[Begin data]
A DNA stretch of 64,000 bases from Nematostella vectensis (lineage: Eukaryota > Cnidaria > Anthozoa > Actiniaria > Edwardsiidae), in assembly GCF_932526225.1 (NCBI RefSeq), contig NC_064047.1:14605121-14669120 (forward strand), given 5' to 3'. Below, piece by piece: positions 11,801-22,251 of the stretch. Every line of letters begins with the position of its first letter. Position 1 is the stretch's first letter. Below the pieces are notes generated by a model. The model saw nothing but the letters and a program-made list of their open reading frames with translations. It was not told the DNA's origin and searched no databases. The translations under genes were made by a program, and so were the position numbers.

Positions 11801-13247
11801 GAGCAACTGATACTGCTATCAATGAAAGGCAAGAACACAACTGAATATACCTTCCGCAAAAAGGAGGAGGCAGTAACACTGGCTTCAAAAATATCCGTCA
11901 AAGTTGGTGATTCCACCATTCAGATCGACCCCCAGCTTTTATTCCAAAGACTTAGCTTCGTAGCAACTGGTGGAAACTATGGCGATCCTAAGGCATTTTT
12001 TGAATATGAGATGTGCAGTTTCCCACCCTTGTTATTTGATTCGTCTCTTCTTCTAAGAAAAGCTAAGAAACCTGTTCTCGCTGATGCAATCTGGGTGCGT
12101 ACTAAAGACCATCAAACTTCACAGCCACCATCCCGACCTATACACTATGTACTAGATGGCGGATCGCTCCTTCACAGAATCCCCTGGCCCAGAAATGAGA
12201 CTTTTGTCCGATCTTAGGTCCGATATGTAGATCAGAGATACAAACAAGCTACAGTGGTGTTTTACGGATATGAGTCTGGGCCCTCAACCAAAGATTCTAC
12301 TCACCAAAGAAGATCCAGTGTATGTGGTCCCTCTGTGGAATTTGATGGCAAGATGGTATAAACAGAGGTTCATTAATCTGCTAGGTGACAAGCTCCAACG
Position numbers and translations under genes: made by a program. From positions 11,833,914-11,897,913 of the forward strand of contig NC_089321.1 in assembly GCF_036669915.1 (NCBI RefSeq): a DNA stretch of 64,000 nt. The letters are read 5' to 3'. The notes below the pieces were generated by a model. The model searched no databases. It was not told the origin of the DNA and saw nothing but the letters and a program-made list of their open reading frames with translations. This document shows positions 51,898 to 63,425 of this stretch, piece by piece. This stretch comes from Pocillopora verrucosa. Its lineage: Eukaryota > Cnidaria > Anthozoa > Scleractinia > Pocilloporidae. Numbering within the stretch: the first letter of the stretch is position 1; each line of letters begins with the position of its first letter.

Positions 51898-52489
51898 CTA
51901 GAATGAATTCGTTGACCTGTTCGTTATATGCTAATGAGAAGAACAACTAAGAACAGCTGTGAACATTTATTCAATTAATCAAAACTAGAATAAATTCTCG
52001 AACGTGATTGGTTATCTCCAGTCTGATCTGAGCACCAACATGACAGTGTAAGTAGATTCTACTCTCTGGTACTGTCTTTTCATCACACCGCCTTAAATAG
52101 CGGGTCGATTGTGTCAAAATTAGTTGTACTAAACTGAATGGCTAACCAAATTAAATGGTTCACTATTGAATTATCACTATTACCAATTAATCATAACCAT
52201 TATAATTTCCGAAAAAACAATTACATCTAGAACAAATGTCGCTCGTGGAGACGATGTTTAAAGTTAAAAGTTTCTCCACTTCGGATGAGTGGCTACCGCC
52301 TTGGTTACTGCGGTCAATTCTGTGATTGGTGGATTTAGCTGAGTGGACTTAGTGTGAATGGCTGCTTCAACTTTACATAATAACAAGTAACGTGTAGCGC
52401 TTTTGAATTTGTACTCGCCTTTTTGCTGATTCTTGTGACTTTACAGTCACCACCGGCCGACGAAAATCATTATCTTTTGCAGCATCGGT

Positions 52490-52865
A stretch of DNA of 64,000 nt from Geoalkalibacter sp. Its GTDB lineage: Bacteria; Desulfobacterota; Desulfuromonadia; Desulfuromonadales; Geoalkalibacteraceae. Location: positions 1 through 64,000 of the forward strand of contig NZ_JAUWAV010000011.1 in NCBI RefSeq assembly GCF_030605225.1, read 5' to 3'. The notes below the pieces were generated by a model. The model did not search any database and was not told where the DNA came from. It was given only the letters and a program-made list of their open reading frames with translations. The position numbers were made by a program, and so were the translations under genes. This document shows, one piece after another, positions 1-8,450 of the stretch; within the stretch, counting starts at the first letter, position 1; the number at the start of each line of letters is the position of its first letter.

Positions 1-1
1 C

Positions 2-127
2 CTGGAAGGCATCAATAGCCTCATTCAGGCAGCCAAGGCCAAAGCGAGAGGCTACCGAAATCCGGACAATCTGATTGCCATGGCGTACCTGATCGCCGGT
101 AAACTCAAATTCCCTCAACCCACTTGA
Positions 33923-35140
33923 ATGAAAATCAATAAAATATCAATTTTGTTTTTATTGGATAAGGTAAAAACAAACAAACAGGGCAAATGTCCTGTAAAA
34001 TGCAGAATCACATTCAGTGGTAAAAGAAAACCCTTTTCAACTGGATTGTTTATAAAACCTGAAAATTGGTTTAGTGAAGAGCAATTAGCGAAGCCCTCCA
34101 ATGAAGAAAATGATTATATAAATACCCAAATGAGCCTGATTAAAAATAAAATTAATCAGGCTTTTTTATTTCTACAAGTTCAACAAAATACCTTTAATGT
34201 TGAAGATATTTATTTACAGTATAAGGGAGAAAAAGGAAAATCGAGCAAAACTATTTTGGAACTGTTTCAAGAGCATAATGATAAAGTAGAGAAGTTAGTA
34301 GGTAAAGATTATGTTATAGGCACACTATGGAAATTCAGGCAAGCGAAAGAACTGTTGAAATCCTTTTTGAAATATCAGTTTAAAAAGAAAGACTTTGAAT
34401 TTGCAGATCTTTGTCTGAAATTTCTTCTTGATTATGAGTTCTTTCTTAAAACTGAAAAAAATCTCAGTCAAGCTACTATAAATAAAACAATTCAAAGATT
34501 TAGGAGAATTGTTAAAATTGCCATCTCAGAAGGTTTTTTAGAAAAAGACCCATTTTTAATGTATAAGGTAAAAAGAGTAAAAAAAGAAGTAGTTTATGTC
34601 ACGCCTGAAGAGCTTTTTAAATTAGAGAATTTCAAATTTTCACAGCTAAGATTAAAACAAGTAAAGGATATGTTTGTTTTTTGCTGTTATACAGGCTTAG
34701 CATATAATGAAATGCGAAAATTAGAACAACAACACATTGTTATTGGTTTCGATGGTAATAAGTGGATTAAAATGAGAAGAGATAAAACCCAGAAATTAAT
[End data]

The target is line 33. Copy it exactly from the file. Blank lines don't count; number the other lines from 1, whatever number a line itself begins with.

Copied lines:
34601 ACGCCTGAAGAGCTTTTTAAATTAGAGAATTTCAAATTTTCACAGCTAAGATTAAAACAAGTAAAGGATATGTTTGTTTTTTGCTGTTATACAGGCTTAG